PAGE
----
- Associated Press - Friday, March 28, 2014

COLUMBIA, S.C. (AP) - A judge on Friday denied a request by South Carolina prison officials that he should reconsider a ruling on how to deal with mental health treatment behind bars, saying he stood by his decision in favor of inmates who sued nearly a decade ago.

During a hearing on Friday, Circuit Judge Michael Baxley said that he disagreed with the Department of Corrections’ arguments that his ruling didn’t address in writing a number of the agency’s defenses and castigated the agency for what he characterized as a “completely recalcitrant” approach to the litigation.

“This is why you have the hard and direct and comprehensive order that you have,” Baxley said.

Earlier this year, Baxley sided with inmates who, along with an independent nonprofit group called Protection and Advocacy for People with Disabilities, sued the agency in 2005. His ruling chided the Corrections Department for failures in a number of areas - from screening new inmates for mental health problems to properly administering medication and preventing suicide - and gave the agency six months to come up with a plan on how to deal with better serving its mentally ill inmates.

During a 2012 trial that lasted more than a month, Corrections officials had disputed the claims, denying that any inmates’ constitutional rights were being violated and noting that the agency had no legal obligation to implement any of the recommendations from reports cited in the lawsuit against it.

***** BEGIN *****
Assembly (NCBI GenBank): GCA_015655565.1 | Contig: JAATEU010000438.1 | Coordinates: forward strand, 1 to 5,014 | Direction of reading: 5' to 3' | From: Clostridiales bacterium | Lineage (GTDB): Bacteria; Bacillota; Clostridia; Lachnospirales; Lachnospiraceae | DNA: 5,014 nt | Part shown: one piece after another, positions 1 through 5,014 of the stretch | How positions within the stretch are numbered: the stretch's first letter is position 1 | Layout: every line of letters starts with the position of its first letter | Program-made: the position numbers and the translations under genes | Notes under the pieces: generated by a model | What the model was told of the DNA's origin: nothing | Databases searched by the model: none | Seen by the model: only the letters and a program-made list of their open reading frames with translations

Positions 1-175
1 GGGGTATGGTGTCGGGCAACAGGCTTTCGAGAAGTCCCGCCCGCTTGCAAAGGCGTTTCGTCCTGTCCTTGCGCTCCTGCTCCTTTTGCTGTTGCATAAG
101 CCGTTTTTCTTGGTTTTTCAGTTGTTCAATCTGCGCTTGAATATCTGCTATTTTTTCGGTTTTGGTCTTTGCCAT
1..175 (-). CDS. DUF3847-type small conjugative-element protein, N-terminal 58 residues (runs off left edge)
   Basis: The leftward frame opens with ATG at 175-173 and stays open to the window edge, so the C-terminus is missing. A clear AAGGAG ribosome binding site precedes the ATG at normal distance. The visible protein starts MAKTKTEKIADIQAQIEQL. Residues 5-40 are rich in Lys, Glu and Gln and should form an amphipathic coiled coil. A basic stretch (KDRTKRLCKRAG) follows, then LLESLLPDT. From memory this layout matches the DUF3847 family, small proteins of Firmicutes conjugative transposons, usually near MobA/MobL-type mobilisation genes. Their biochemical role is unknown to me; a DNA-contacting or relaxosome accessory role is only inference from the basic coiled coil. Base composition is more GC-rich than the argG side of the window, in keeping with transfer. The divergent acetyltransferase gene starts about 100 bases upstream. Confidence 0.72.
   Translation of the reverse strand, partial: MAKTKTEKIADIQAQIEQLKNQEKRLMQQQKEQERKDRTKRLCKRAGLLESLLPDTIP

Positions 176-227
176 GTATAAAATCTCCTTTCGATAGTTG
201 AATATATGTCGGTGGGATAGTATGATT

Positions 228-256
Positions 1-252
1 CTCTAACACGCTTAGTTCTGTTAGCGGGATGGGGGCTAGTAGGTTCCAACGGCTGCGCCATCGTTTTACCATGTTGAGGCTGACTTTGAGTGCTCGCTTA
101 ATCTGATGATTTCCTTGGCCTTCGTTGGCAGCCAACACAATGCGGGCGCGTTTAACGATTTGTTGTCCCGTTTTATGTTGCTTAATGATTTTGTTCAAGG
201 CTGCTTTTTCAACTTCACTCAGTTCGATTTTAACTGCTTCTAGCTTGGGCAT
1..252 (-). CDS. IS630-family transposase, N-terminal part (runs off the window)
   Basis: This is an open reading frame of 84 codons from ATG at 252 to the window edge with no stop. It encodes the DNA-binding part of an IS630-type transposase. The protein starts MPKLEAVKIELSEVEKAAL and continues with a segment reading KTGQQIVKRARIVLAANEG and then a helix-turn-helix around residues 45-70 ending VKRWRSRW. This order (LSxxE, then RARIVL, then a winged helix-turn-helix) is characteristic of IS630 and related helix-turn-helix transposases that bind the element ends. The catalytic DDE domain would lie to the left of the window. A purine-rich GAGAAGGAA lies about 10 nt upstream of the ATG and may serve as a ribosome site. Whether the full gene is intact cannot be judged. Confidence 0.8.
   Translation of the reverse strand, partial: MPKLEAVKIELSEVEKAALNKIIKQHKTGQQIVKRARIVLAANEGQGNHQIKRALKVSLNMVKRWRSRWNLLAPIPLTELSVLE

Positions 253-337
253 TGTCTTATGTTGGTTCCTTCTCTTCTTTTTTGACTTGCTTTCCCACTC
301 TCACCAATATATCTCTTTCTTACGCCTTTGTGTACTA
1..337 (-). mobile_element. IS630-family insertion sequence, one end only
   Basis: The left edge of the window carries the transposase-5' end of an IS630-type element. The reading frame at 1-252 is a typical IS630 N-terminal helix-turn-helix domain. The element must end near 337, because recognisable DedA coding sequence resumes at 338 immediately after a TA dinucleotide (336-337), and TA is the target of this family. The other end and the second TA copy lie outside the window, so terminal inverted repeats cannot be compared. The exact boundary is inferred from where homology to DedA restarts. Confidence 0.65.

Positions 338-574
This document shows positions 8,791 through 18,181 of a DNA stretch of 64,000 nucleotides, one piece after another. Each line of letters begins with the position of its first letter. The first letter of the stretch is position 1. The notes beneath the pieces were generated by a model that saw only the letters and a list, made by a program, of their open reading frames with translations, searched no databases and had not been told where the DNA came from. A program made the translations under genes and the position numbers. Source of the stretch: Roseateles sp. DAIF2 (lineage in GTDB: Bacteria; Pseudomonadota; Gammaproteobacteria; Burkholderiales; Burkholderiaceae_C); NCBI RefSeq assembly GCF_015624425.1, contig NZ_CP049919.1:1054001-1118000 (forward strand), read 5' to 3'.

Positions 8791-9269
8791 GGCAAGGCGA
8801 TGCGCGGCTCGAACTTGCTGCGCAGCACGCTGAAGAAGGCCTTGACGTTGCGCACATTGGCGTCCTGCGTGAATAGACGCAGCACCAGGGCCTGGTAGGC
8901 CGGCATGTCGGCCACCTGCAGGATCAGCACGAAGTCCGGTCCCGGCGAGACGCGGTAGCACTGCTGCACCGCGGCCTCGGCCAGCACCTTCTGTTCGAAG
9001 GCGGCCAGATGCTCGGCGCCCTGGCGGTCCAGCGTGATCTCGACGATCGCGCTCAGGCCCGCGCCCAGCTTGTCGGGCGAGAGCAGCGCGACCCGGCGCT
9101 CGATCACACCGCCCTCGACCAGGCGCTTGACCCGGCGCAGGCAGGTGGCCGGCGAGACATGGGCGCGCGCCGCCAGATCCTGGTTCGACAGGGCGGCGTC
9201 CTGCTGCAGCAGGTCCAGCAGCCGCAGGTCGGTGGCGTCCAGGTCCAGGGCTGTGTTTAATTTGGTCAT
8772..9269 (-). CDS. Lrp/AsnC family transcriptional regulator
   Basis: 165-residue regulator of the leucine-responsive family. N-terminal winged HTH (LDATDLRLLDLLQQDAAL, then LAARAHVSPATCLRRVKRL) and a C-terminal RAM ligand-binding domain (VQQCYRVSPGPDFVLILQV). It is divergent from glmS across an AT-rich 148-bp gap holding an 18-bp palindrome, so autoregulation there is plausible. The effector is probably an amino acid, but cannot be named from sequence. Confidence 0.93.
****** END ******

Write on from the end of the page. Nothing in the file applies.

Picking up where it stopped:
The agency says they’ve made a number of fixes over the years in how inmate mental health is handled, like consulting with the state Department of Mental Health on evaluating Corrections’ policies and using $1 million in recurring funds to pay for more staff, training and specialized programming to, hopefully, reduce mentally ill inmates’ time in isolation units due to disciplinary infractions.

On Friday, Corrections attorney Andrew Lindemann made it clear that he wanted Baxley to definitively rule on certain issues, like the agency’s argument that the plaintiffs didn’t have legal standing to bring the case, so that he can bring them up on appeal. One of those issues, Lindemann said, was the contention that judiciary itself has a limited ability to order an executive agency, like the Corrections Department, to make changes.

“People are clearly dying at the Department of Corrections because they lack basic health care,” Baxley said, before denying the motion to reconsider that issue. “What would you have the court do, sir? Would you have the court walk away and leave it as it is?”

“You’re clearly coming in, with all due respect, and attempting to micromanage the affairs of the executive branch,” Lindemann argued.

Baxley gave Dan Westbrook, an attorney representing the nonprofit group and inmates who sued, five days to send him a proposed order putting into writing the rulings issued Friday. Mediation between the agency and Westbrook’s clients is ongoing, and both he and Corrections Director Bryan Stirling said they were encouraged by that process.


Kinnard can be reached at https://twitter.com/MegKinnardAP

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